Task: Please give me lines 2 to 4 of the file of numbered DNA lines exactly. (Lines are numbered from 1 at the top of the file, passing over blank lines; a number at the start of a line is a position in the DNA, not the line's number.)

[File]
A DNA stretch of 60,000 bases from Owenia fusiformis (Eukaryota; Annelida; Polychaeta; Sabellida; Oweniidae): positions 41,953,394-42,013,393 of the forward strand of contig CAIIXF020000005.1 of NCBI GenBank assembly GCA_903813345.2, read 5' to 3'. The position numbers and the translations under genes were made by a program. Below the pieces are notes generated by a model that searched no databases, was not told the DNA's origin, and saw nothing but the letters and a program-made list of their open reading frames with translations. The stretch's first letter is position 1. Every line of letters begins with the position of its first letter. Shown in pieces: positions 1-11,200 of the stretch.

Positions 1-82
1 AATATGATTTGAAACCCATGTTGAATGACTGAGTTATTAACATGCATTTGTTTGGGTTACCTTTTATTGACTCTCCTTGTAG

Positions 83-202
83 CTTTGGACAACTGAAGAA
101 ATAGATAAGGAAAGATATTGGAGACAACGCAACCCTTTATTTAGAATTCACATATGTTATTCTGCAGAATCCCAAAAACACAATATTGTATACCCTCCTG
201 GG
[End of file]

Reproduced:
Positions 1-82
1 AATATGATTTGAAACCCATGTTGAATGACTGAGTTATTAACATGCATTTGTTTGGGTTACCTTTTATTGACTCTCCTTGTAG

Positions 83-202